This proclamation, which came immediately in the new president’s first address to the public, stopped in its tracks any effort to eliminate Milošević’s personnel from the most important institutions. On the contrary, they remained inside the most vital parts of Milošević’s apparatus of power — the State Security Administration, the military and the police, covering their tracks and destroying evidence of their own crimes.
If it wasn’t for Zoran Đinđić’s government and his personal decision to arrest and then extradite Milošević to the ICTY, he would have probably spent the rest of his days as a free man.
However, this is not to say that official policy toward Kosovo after Milošević was any different from the many mutations it had gone through during the previous four decades.
On the contrary, Đinđić too advocated for “a compromise solution” when it comes to Kosovo, before “the international presence” of the UN Mission in Kosovo (UNMIK) and NATO’s Kosovo Force (KFOR) started “to descend their executive and legal prerogatives onto Kosovo’s newly formed institutions.”
Even Đinđić wanted to “bring the Kosovo issue into the international arena again” before “it gets too late.” Serbia, under all its rulers, has never even planned to “give Kosovo up” — further cementing the false narrative among the public that it has a divine right to Kosovo.
It should be said though, that it was only during the two short years of Đinđić’s government, that Serbian society had the opportunity to hear the unfiltered truth about the wars and atrocities conducted by our people under Milošević. Those two short years today seem like a daydream of what Serbia could have become.
During this time, public discussions on the mass crimes and genocides, as well as the mass graves in Serbia that started popping up filled with the bodies of Kosovar civilians, were the backdrop of the anti-Đinđić hysteria that was led by centers of power — the unreformed State Security Administration and the Presidency, under Koštunica.
In 2003, when Đinđić was assassinated by a sniper in broad daylight, becoming the last victim of the wars of the ’90s, everything started to return back to ‘normal.’
Although the Serbian government adopted the Lustration Law, aimed at preventing Milošević’s warmongers and officials from holding public office ever again, this law was never implemented. Opposition to the law was too strong, and with the mafia and war criminals still influential behind the scenes and trying to take over the state again, it was impossible to implement a law of that importance that would essentially take them down.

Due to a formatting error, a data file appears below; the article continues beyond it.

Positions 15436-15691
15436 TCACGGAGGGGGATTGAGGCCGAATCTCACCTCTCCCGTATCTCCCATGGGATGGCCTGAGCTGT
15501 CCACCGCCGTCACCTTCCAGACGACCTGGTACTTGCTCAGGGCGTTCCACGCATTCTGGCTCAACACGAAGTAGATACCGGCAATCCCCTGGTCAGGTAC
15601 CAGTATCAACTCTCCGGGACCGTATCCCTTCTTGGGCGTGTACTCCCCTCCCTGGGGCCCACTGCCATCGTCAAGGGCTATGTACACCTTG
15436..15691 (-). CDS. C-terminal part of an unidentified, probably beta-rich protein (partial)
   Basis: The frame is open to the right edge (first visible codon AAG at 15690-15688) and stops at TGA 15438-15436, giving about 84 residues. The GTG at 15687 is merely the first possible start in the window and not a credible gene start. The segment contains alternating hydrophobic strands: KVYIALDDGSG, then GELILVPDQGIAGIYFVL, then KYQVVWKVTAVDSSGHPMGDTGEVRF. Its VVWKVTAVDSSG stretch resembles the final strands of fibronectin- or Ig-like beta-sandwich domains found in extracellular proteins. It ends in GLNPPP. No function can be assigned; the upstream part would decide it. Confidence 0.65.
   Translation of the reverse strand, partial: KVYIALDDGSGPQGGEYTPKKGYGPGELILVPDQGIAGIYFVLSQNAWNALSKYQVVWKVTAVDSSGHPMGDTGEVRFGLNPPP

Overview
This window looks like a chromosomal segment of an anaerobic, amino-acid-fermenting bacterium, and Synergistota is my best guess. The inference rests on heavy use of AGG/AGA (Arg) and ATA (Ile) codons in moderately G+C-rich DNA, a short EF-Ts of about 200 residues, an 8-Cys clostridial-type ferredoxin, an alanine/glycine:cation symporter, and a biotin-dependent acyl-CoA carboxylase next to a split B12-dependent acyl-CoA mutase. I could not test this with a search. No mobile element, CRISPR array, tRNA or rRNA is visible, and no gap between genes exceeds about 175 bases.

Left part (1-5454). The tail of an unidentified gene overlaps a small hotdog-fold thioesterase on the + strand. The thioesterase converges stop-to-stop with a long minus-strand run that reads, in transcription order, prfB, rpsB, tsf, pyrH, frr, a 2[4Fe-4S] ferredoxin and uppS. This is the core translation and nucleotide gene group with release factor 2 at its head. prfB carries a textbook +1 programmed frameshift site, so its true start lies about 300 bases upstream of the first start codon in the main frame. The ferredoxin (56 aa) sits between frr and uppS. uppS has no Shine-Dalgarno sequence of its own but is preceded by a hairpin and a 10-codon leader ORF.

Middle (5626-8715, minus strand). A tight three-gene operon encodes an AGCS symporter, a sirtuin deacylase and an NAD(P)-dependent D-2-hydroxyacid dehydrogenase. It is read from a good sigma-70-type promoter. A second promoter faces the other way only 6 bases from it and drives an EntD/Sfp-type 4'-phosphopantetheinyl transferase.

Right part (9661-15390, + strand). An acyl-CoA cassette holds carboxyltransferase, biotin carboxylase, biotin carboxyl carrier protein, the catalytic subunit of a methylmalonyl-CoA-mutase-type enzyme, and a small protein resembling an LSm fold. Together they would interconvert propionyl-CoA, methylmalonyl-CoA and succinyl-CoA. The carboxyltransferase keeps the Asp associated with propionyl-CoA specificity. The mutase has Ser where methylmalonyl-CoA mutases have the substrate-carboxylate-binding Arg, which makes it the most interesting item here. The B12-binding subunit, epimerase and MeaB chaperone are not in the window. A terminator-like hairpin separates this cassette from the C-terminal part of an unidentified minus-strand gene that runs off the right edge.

Under so much pressure and with nationalists regrouping and providing political support to those who would become his killers, it was almost impossible for Đinđić to govern. Looking back, we were lucky that he managed to do even as much as he did.
While ‘democratic’ forces in Serbian society flirted with deeply rooted racist language and policies in order to rally support, Milošević’s successors recuperated and regained legitimacy among the broader public.
Đinđić’s successors, at least the majority of them, never again mentioned the Lustration Law. In addition, they haven’t shied away from putting forward their own nationalistic policies, completely in line with those of the Milošević era, especially when it comes to Kosovo.
The worst among us, those who called for killings of children and unarmed civilians, those who fiercely defended Serbia’s genocidal actions in Bosnia and Kosovo, once again became well respected public figures — some even became state officials holding high public posts.
While ‘democratic’ forces in Serbian society flirted with deeply rooted racist language and policies in order to rally support, Milošević’s successors recuperated and regained legitimacy among the broader public. With the help of Vojislav Koštunica as two-term prime minister, they once again started to fill public posts, denying Serbia’s crimes and normalizing the behavior, language and public speech we once hoped would become the past with Milošević’s fall.
This wasn’t met completely without resistance. Serbian civil society and some political parties did try to come forward with alternative policies that would reflect truth and empower reconciliation in the region. They were, regrettably, unsuccessful. Like Đinđić, they faced constant obstruction from the highest offices in the land and by virtually all institutions, which allowed the past to be covered up and the policies Milošević’s successors put forward to be continued.
With Serbia’s 2006 Constitution, it became painfully clear that the clock was irreversibly turned backwards, and that Serbia hadn’t finished what it planned with Kosovo.
The last nail in the coffin of the mere possibility that Serbia could become a de-Nazified society was the ‘historic reconciliation’ between Đinđić’s and Milošević’s successors in 2008.
In the meantime, nobody even dared to confront the well-known warmongers from the ’90s: Milošević’s Socialists and Vojislav Šešelj’s Radicals, or their supporters in the media and intelligentsia. They once again became the loudest voices in our society with regained respect and ever-growing support.
The last nail in the coffin of the mere possibility that Serbia could become a denazified society was the ‘historic reconciliation’ between Đinđić’s and Milošević’s successors in 2008.